Having waited 19 years to follow Unbreakable, M Night Shyamalan's latest is savaged by critics.
Critics have savaged director M Night Shyamalan’s new film Glass, the long-awaited sequel to his 2000 superhero classic Unbreakable.
Glass, which merges the universe of Unbreakable with Shyamalan’s 2016 film Split, has a rating of just 38% so far on Rotten Tomatoes.
Released on January 18, Glass stars Bruce Willis and Samuel L Jackson from Unbreakable with James McAvoy and Anna Taylor-Joy returning from Split. New actors include Sarah Paulson and Luke Kirby.
Joining its predecessors to form a trilogy Shyamalan has dubbed The Eastrail 177 Trilogy, Glass sees superhuman security guard David Dunn (Willis) pursue The Beast (McAvoy), with the chase watched over by the shadowy Mr Glass (Jackson). Another returning actor from Unbreakable is Spencer Treat Clark as Dunn’s son Joseph – Clark was just 13 in the original film.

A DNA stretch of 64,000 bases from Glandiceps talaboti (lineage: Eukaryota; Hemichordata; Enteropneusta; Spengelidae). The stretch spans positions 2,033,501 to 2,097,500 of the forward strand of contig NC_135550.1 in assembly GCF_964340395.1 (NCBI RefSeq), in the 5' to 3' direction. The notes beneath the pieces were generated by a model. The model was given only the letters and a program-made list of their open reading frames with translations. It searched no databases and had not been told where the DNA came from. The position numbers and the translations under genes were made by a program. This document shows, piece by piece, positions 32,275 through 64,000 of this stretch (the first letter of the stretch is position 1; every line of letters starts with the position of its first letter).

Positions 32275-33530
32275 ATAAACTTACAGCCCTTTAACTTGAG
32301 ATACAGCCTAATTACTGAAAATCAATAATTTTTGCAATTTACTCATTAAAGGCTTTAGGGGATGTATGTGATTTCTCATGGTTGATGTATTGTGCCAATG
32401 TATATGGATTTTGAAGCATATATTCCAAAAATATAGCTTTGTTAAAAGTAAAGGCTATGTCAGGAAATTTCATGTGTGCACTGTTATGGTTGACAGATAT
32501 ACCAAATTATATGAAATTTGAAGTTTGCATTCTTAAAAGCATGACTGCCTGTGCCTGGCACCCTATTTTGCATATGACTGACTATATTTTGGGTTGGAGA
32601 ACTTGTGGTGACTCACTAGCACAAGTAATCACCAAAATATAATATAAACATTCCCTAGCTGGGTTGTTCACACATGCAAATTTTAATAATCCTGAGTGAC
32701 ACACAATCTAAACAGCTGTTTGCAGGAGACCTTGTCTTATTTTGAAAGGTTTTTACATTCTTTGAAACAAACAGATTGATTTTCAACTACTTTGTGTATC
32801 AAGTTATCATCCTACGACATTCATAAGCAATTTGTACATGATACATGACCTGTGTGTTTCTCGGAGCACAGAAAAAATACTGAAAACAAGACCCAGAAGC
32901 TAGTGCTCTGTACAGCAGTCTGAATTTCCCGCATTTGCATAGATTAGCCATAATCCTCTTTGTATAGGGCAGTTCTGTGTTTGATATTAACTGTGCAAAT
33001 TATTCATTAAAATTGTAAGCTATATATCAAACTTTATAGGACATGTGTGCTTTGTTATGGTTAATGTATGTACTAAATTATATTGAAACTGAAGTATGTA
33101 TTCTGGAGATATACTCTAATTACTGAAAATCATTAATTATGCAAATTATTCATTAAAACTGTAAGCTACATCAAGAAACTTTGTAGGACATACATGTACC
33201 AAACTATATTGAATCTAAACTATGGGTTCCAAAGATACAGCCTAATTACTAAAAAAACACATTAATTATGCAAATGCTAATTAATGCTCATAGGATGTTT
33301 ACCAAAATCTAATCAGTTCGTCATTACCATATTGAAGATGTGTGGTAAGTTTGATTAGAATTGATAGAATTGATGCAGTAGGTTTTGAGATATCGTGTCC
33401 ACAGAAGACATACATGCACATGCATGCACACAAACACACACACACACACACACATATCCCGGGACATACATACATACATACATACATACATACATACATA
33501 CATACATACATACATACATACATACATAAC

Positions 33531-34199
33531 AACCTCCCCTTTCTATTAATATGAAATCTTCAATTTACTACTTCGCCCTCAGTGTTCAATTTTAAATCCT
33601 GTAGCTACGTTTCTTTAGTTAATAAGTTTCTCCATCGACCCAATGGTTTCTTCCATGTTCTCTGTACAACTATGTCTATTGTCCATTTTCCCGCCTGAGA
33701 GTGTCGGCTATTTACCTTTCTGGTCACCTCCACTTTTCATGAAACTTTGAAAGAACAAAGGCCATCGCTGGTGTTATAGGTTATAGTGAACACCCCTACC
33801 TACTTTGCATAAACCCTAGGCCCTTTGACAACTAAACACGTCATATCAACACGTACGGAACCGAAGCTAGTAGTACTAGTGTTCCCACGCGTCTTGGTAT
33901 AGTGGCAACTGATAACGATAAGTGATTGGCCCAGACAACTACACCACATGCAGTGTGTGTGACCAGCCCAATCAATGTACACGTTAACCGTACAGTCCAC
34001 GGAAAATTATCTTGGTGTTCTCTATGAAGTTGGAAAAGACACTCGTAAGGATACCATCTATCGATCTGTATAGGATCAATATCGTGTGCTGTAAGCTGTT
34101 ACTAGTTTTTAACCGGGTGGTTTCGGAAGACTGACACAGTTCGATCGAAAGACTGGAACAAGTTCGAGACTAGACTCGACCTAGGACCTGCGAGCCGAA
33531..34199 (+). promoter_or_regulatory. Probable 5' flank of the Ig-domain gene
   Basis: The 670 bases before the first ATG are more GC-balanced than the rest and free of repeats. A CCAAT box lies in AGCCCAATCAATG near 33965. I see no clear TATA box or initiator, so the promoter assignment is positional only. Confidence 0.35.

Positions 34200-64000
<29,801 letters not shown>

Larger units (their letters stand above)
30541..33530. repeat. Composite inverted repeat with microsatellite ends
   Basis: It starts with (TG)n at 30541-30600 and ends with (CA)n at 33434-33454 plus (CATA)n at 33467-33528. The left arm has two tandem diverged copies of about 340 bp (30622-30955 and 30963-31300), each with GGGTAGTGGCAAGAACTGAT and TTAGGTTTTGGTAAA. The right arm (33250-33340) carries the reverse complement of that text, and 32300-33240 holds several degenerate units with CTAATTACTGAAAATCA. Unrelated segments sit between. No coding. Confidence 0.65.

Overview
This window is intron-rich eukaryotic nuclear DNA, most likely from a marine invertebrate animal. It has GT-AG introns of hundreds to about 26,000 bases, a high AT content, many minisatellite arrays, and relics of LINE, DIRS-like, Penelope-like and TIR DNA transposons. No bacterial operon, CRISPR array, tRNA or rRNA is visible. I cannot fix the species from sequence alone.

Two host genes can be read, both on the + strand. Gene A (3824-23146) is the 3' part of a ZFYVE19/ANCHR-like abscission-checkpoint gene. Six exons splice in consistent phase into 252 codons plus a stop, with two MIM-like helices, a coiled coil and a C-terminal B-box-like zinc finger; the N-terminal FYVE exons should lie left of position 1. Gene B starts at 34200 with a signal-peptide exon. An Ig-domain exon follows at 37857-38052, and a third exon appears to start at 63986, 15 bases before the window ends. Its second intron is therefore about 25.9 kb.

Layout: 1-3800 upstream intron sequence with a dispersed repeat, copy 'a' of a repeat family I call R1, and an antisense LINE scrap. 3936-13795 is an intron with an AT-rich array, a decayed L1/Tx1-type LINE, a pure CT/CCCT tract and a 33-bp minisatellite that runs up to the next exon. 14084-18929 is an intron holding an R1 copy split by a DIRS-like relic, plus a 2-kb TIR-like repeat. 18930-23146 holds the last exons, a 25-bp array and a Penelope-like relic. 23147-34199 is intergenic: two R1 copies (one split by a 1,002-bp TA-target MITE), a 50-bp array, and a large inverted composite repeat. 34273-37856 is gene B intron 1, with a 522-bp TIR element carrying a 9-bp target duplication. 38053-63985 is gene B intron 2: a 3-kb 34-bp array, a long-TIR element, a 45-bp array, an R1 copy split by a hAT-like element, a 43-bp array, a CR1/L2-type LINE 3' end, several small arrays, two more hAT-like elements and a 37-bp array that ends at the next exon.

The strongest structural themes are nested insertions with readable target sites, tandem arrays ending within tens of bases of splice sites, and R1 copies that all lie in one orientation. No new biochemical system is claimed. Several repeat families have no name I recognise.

Of the poor reviews so far, Time Out said: “Glass assumes we’re all going to lean in on dialogue about comic books… The Sixth Sense is still his only great film.” Meanwhile, Variety stated: “The movie, watchable as it is, is still a disappointment… a sequel that feels more dutiful than necessary.”
Slate said Glass is “drawn-out and disjointed”, while Forbes wrote: “Glass is a shattering disappointment and a monumental artistic misfire.” Hollywood Reporter claimed: “Though satisfying enough to work at the multiplex, Glass doesn’t erase memories of the ways that even movies before the abjectly awful After Earth and The Last Airbender made us wary of the words ‘A film by M Night Shyamalan.'”
Not all the reviews have attacked Glass, with Digital Spy calling it “A unique, surprising and meta take on the well-trodden superhero genre that will thrill fans and newcomers alike.” Business Insider added: “Glass wraps up the trilogy neatly.”
Shyamalan confirmed this week that Glass will feature previously-unseen footage from Unbreakable, telling Fandango: “You do see moments of the original Unbreakable – scenes you didn’t get to see.”